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POLICY DEBATE. An Introduction. by Rich Edwards Baylor University. The Structure of a Debate. Constructive Speeches 1AC: 8 Minutes Cross-Examined by 2NC: 3 Minutes 1NC: 8 Minutes Cross-Examined by 1AC: 3 Minutes 2AC: 8 Minutes Cross-Examined by 1NC: 3 Minutes 2NC: 8 Minutes
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POLICY DEBATE An Introduction by Rich Edwards Baylor University
The Structure of a Debate • Constructive Speeches • 1AC: 8 Minutes • Cross-Examined by 2NC: 3 Minutes • 1NC: 8 Minutes • Cross-Examined by 1AC: 3 Minutes • 2AC: 8 Minutes • Cross-Examined by 1NC: 3 Minutes • 2NC: 8 Minutes • Cross-Examined by 2AC: 3 Minutes • Rebuttal Speeches • 1NR: 5 Minutes • 1AR: 5 Minutes • 2NR: 5 Minutes • 2AR: 5 Minutes
The Stock Issues • Topicality: Is it germane? • Harm: Is there a problem? • Inherency: What is causing the problem? • Solvency: Can the problem be solved? • Disadvantage: Will the solution create more serious problems than the ones it resolves?
Constructive Speaker Burdens • 1AC: Present a “Prima Facie” Case • Harm, Inherency, Solvency, Plan • 1NC: Present the Negative Attack • Traditionally attacked the 1AC • More recently: Topicality, Disads, Case • 2AC: Re-Defends Against 1NC • Follows 1NC point-by-point • 2NC: Answer 2AC positions • Divide positions with the 1NR (division of labor)
Rebuttal Speaker Burdens • No new arguments in rebuttal (new evidence OK) • 1NR: Answer remaining 2AC arguments • 1AR: Answer all 2NC & 1NR arguments • 2NR: Extend winning negative arguments • 2AR: Answer all remaining negative arguments & claim all affirmative positions that are no longer contested
Cross Examination • The speaker completing the constructive speech remains at the podium for questions • Both questioner and respondent face the judge • The questioner controls the cross examination period • What to ask? • Set up arguments for later speeches • Use all of your time (it’s prep time for your partner)
Keeping a Flow Sheet Just the opposite is true: African cultures have traditional values which would be undermined by condom-promotion. • I. Abstinence-based education is incapable of slowing the HIV/AIDS epidemic in sub-Saharan Africa • It imposes a culturally-biased view • B. It has failed where it has been tried • C. It undermines condom-based education programs The Bush administration’s approach imposes U.S. religious values on African cultures. Uganda’s success is primarily the result of its condom promotion efforts – not abstinence promotion. The “ABC” approach is confusing because it sends mixed messages; education programs could be more successful with straight-forward condom promotion. Abstinence-based programs are primarily responsible for Uganda’s remarkable success against HIV/AIDS Untrue: The “ABC” approach used in Uganda and elsewhere combines abstinence education and condom use.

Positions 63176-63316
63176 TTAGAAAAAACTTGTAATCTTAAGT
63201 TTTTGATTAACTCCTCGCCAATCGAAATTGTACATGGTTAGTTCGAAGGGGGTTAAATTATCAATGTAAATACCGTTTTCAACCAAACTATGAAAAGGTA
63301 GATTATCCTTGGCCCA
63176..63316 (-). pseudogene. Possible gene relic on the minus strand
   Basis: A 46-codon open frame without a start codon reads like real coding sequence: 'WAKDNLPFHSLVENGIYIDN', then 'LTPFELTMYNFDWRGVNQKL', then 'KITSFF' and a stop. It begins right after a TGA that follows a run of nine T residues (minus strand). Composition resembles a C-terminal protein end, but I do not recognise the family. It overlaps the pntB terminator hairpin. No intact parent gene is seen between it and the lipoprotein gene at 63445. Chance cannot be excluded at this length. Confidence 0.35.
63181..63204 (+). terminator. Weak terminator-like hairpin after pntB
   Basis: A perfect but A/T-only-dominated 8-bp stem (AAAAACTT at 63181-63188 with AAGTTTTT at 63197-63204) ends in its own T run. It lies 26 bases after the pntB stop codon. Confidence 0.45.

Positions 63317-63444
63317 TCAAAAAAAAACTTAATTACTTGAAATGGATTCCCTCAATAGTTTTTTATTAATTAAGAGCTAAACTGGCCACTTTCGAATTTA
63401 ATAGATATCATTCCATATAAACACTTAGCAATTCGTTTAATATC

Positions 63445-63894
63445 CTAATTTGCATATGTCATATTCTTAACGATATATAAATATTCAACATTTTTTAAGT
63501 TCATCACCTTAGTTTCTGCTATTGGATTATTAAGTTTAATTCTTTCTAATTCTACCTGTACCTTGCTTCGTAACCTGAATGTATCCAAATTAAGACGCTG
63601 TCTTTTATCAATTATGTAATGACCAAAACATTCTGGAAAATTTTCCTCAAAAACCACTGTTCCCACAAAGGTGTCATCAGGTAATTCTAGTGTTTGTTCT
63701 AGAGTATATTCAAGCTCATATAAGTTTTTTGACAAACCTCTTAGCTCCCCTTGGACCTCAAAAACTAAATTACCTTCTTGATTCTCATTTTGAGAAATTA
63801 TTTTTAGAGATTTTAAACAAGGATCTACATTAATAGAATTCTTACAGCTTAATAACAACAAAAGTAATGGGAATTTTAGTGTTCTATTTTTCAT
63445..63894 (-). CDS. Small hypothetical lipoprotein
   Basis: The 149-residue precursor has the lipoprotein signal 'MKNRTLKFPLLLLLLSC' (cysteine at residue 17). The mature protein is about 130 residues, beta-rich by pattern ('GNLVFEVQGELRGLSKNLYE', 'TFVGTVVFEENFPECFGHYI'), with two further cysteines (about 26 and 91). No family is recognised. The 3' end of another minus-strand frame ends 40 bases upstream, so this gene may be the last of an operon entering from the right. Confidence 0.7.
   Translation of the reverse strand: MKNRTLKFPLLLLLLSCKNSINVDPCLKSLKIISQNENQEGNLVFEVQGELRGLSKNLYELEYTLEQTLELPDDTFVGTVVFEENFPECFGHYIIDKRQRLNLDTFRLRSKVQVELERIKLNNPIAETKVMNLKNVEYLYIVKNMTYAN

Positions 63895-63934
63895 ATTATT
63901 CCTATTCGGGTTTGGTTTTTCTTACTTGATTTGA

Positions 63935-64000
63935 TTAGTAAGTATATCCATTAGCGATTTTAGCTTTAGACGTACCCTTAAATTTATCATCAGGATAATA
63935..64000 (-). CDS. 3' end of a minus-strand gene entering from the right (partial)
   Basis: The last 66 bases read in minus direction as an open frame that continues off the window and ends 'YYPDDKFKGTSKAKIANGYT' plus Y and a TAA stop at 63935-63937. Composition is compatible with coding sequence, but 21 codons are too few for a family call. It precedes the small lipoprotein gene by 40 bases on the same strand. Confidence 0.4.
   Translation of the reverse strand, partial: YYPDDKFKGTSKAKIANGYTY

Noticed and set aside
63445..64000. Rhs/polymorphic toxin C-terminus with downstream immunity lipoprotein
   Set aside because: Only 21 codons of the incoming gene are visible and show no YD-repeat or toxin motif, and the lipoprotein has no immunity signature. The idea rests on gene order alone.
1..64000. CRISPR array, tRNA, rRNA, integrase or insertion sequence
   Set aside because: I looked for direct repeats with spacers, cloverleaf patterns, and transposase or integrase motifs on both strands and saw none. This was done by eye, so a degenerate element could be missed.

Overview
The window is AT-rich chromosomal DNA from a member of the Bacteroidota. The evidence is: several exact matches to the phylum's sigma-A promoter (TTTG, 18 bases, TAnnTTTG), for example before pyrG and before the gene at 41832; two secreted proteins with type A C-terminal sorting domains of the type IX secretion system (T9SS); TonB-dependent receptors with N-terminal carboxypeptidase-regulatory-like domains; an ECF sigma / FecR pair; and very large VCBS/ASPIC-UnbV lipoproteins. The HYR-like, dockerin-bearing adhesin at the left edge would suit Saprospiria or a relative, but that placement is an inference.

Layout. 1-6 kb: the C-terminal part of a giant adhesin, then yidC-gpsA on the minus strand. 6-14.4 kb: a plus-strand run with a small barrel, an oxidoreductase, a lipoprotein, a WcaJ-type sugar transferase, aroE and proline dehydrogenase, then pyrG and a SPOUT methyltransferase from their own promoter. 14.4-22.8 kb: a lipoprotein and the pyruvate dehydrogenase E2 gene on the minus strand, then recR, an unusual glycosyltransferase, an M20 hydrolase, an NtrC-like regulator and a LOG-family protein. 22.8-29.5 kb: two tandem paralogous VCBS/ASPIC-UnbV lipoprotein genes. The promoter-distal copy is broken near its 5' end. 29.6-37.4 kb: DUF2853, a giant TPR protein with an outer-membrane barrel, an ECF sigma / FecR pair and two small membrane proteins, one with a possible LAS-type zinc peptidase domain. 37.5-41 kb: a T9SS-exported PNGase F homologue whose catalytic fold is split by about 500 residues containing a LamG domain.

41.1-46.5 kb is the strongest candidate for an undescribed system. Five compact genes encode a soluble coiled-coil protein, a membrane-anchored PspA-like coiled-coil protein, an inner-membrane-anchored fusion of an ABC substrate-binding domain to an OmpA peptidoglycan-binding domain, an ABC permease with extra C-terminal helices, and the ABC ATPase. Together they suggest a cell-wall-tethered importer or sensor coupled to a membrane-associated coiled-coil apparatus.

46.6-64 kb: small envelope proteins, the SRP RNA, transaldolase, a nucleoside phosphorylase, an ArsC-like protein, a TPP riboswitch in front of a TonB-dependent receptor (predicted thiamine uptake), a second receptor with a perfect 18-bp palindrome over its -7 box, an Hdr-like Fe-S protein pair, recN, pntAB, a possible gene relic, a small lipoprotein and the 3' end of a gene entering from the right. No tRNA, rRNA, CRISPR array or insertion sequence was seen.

Flowsheet Tips • Use abbreviations appropriate to the topic (SSA=Sub-Saharan Africa, M=Malaria, W/S=Water & Sanitation) • Use symbols for common claims: (up arrow for increasing, down arrow for decreasing, right arrow for “causes” or “results in”, etc.) • Establish priorities: 1. Contention labels first priority, 2. Supoints second priority, 3. Evidence reference third priority (Katyal, ’05), 4. Key words of evidence fourth priority. • Teach debaters to ask for missed points (in CX or prep time). • Use lots of paper (separate sheets for plan arguments and for case arguments; each big argument should have its own sheet). • Line up flowsheet paper with debaters’ “road-maps”
Judging Debates • The affirmative team has the “burden of proof” – they must prove each of the stock issues. • Most judges won’t vote negative on an issue not raised by the negative team (i.e. – do not vote negative on topicality when the negative team has never made a topicality argument) • The last two rebuttals are critically important; these issues are the ones the debaters believe to be most important.
The Decision Div: Rd: Judge Name: Affirmative Negative Points Ranks Points Ranks Spkr 1: Spkr 1: Spkr 2: Spkr 2: In my opinion, the better debating was done by